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  • Book
    Robert Vernon Bruggner Jr.
    Digital2014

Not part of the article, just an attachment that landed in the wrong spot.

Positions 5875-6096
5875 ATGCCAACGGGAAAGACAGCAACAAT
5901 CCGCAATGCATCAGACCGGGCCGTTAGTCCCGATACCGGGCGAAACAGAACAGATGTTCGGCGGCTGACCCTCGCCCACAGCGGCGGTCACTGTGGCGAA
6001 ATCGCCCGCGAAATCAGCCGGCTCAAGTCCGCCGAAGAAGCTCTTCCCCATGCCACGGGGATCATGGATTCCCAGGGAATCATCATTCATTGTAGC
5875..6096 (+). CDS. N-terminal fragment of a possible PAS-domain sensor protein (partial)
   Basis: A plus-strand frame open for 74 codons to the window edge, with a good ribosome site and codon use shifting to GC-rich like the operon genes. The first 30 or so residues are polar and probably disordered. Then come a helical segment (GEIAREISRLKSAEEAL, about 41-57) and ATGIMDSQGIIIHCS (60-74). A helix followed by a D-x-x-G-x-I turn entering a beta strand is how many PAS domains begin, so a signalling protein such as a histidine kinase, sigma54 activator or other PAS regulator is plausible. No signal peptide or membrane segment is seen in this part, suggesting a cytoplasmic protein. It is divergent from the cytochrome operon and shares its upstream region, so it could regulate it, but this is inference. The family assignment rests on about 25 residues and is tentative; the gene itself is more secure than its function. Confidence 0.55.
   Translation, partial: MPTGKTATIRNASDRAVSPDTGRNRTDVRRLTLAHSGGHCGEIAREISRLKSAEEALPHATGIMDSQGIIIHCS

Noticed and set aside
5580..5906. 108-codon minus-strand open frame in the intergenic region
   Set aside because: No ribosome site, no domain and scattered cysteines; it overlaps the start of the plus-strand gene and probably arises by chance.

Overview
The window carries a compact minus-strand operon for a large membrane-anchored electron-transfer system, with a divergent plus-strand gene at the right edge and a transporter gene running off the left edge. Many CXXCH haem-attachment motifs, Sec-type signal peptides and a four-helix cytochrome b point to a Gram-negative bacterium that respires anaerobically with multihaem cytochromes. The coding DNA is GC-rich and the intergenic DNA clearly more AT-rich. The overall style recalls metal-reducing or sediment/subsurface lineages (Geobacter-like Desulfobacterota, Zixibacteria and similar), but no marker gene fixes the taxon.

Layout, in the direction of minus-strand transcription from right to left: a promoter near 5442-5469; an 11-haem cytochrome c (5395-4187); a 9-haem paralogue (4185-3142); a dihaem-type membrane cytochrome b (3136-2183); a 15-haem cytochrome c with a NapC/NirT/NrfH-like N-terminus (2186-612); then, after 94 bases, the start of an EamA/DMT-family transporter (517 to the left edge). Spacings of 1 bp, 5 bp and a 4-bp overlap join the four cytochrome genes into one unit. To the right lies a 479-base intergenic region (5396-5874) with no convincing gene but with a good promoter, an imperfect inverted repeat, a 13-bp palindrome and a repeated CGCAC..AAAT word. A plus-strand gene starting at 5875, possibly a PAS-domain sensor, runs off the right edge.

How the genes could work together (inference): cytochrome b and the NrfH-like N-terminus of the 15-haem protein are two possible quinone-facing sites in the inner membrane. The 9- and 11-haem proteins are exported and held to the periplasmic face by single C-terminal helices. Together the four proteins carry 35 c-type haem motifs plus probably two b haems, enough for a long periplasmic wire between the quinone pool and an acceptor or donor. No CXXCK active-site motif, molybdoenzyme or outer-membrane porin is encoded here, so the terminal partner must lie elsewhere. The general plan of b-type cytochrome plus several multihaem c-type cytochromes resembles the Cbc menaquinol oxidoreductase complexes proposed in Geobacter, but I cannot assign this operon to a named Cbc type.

Recent work in the fields of cancer research, stem cell biology, and immunology have highlighted the role of specific cellular subsets in disease development and progression. However, many high-throughput assays (i.e. microarrays) used to study diseases of the cell quantify molecular targets in bulk tissue samples, thereby obfuscating signal from functionally distinct cellular subsets. Single-cell measurement technologies such as flow cytometry quantify levels of molecular targets and other cellular properties in single cells, thereby enabling the identification, isolation, and investigation of specific cellular subpopulations. Currently, fluorescence-based flow cytometers permit the concurrent measurement of 12 to 17 molecular targets per cell, thus greatly restricting flow cytometry's utility in screening and target discovery studies. Recent instrumentation advancements, specifically mass cytometry, have increased the number of parameters that are simultaneously measurable using flow cytometry to over 40. Additionally, multiplexing techniques such as mass tag cell barcoding have enabled the concurrent measurement of samples subjected to dozens of experimental conditions. While technological and protocol advancements have now made flow cytometry an attractive assay for screening and discovery, methods for analyzing resulting data have not made equivalent progress. Specifically, hypothesis-driven manual analyses remain standard practice for analyzing flow cytometry data, yet these techniques are biased and do not scale to higher-dimensional data or experiments with many samples. There is a clear need for methods that facilitate scalable and thorough investigation of high-dimensional single cell datasets. The central theme of this dissertation is the development, evaluation, and application of data-driven methods for analyzing high-dimensional, single cell measurements. Among other contributions, we presents a novel method, termed Citrus, that identifies relevant cell subsets in multidimensional flow cytometry data. Cell subsets are identified by Citrus using a novel objective, experimental-relevance, as opposed to many existing automated methods that are optimized for reproducing the results of manual population identification efforts. We start by showing Citrus to be sensitive identifier of manually identified populations in five publicly available datasets. Next, Citrus' capacity to identify experimentally-informative cellular subsets is confirmed by identifying and validating blood cells that respond to B cell receptor cross-linking. Citrus' performance is compared to an existing data-driven method wherein we find our methods are better able to identify rare prognostic cell subsets in HIV-infected patients. Finally, we close with a proposed application of Citrus to a novel dataset in which we aim to evaluate the immune system's role and response to surgically induced tissue trauma. Importantly, our methods scale well to higher dimensional datasets with many patients and require no knowledge of existing cellular subsets. Furthermore, these methods are easily applied in diverse experimental settings, and provide interpretable results that facilitate hypothesis generation. Thus we anticipate that the methods presented here will aid investigators in the performance of unbiased, and potentially more thorough investigation of complex, high-dimensional single-cell datasets.